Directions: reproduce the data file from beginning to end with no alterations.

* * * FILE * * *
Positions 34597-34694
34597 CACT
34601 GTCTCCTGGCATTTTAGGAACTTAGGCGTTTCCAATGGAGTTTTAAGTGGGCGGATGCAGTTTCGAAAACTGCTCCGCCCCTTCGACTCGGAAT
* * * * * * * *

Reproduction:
Positions 34597-34694
34597 CACT
34601 GTCTCCTGGCATTTTAGGAACTTAGGCGTTTCCAATGGAGTTTTAAGTGGGCGGATGCAGTTTCGAAAACTGCTCCGCCCCTTCGACTCGGAAT